True to his vision, every piece had collaged images of medici statuary and marble stripes reminiscent of the arches in Santa Maria Novella and all sorts of renaissance architecture. Flashes of neon bisecting photo prints in broad brushstrokes modernized the collection, while staying on trend with bulky tunics over skinny pants. Flits of fringe on fur totes add a touch of both flair and luxury.
From graphic print florals and roomy, oversized pieces to clever ways of mixing complementary textures and contrasting bold jewel tones, Londoners certainly know how to stand out from the crowd! Here’s our LFW street style series captured by our friends Zhi Wei and Amy Marietta!
We are loving Alexander's eggplant coat!
Charlotte looking loving in a simplified floral top by Steven Tai and shoes by Kat Maconie.
Pipina wearing a Max Mara coat and Asos jeans.
Lady in red!
Beautiful dark florals and an emerald skirt to match her eyes.
Camille in McQueen and Alexander Wang.
Amy Marietta in a playful Karl sequin dress by Mua Mua Dolla.
London Fashion Week’s latest collections pay homage to both the nation’s eccentricity (taking subtle queues from the 60's and 70's) and its heritage (particularly the flourishing art scene of 1920's Britain). A sense of boldness and independence took center stage, surrounded by dances of whimsy, playfulness, romance -- and a little mystery.
Major trends we saw for AW14 include (1) bold and whimsical floral prints, (2) oversized coats on elongated silhouettes and (3) androgynous contrasting of textures and patterns, mixing just the right amount of edgy masculinity with soft feminine elements. Explore our favorite looks from the collections below.
Where would London Fashion Week be without iconic Burberry Prorsum and edgy Brit beauty Cara DeLevingne? Chief executive Angela Ahrendts and creative director Christopher Bailey make their final mark with a collection that is as wistful and elegant as it is romantic and alluring.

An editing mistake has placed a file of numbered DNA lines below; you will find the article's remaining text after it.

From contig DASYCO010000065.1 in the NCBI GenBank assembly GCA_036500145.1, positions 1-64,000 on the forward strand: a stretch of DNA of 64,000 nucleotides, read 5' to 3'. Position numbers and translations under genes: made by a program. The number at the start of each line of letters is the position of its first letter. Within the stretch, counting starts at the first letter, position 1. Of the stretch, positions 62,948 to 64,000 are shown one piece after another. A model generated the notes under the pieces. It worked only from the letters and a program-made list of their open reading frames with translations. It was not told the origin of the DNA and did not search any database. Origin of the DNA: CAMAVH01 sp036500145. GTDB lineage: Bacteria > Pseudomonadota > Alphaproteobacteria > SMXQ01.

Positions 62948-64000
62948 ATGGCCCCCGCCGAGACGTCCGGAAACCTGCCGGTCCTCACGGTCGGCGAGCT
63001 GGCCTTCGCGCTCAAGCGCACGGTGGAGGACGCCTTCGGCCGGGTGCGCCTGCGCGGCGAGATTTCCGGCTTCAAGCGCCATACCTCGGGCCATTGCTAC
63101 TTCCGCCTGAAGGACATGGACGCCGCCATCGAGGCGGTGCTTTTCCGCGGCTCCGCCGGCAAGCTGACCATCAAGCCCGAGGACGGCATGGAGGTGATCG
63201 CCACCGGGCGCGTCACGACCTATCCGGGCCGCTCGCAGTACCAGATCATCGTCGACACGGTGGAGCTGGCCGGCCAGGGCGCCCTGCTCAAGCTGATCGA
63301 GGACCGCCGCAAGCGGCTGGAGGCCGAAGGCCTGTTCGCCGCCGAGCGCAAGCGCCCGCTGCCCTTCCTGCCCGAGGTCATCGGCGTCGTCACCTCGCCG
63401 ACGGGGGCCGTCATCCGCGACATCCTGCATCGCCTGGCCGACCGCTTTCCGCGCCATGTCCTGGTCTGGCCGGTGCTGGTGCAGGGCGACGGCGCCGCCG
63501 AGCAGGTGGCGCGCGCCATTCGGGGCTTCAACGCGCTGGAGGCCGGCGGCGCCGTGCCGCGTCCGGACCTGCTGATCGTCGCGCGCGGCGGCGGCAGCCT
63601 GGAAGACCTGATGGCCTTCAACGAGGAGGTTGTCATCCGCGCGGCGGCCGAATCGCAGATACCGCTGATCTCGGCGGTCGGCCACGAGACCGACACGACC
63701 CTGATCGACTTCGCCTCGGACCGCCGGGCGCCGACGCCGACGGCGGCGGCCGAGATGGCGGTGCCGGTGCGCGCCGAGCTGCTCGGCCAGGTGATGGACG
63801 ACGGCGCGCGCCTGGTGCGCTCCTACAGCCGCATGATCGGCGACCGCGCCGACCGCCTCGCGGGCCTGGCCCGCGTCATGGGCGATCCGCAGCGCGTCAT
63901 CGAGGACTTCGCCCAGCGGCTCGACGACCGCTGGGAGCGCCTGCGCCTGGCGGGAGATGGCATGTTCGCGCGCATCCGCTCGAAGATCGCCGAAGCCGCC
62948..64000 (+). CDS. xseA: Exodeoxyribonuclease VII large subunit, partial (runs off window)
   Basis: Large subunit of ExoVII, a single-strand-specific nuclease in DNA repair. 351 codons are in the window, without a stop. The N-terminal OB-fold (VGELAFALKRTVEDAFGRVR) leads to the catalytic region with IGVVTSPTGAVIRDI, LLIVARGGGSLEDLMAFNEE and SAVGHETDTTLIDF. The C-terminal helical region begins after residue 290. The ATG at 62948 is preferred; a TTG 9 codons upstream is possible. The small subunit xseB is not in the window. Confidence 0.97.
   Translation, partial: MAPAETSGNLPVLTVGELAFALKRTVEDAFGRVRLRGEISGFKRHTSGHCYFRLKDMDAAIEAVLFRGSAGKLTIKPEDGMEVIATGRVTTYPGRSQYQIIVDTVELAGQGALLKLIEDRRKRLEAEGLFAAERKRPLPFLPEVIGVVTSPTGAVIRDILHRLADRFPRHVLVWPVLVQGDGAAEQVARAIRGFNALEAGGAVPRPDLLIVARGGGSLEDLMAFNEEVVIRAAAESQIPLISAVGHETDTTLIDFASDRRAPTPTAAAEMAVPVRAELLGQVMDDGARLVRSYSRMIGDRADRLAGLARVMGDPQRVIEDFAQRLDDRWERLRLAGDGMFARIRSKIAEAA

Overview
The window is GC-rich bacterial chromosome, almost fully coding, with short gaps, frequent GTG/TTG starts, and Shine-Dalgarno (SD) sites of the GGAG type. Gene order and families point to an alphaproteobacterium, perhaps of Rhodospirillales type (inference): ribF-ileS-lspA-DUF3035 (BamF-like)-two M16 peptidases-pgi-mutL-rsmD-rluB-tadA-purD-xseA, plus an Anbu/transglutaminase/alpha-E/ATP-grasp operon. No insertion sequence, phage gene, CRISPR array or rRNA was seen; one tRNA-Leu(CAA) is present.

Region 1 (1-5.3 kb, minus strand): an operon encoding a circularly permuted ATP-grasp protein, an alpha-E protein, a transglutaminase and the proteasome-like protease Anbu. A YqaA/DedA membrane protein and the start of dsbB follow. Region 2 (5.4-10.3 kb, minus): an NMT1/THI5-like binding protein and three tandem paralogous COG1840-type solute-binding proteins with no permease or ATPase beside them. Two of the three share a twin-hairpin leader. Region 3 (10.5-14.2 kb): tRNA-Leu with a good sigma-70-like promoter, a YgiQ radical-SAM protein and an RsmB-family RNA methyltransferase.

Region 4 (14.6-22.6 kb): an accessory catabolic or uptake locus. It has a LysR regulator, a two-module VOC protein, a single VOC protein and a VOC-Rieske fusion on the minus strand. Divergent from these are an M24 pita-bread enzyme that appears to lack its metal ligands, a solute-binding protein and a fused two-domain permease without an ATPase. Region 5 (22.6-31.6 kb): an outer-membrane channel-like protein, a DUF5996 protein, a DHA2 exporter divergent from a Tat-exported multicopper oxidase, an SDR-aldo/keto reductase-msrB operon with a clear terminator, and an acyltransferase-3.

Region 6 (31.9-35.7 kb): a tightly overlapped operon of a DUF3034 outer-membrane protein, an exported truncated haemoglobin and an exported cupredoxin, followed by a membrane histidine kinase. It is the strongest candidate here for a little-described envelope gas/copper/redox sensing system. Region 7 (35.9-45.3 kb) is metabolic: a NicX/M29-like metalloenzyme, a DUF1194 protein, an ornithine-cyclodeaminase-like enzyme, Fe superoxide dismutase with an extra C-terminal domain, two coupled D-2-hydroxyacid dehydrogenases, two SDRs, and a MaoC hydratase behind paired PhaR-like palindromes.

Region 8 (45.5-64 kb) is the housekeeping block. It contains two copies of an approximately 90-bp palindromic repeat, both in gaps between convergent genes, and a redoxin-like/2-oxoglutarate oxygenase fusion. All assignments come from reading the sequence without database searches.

Inspired by the writers, painters and intellectuals who formed the boho Bloomsbury set of 1920s London, Burberry’s Autumn/Winter features floaty floral prints, swirling hand-painted watercolors and silk scarves. Art’s influence is unmistakable in steering Autumn trends towards an emotive and romantic take. The classic trench is updated to reflect the trend of oversized coats and elongated silhouettes, while luxurious shearling jackets are cropped 70’s style and paired with sheer evening dresses for a fun yet classy layering of textures.
Peter Pilotto, along with design partner Christopher De Vos, used the idea of winter and summer sports as a springboard for the collection, with longer, leaner athletic lines and color-block knits having the appeal of ski sweaters. Mountainous landscapes saturated by sunsets and the early blue light of dawn were inspired by their cross-country travels, and then photo-printed over puffer coats and sporty dresses as stunning panoramas. Even what looked like floral prints from afar were abstract images of cheerleaders waving pom-poms as if they were aerial views straight out of Sochi.
With bold embellishments, abstract cuts and relaxed off-shoulder coats and jackets draped over satin and metallic, we see a play on contrasts and extremes for a spirited and adventurous look.
Inspired by film noir, Emilia Wickstead’s parade of models look like something out of a Raymond Chandler novel (a far cry from last year’s pretty pink dresses worn by Princess Kate to Buckingham palace tea parties). Her recent membership into the Swarovski Collective has prompted Wickstead to add a touch of theatrical sparkle to the otherwise edgy and smouldering creations. Dark, deep and sparkly, the collection is all about adding a twist to what is classic. A mix of masculinity and femininity reflected in the fabrics speak to a woman with a mind of her own. Pops of color in mustard and cerulean lace add a contemporary feel to the vintage Downton Abbey look.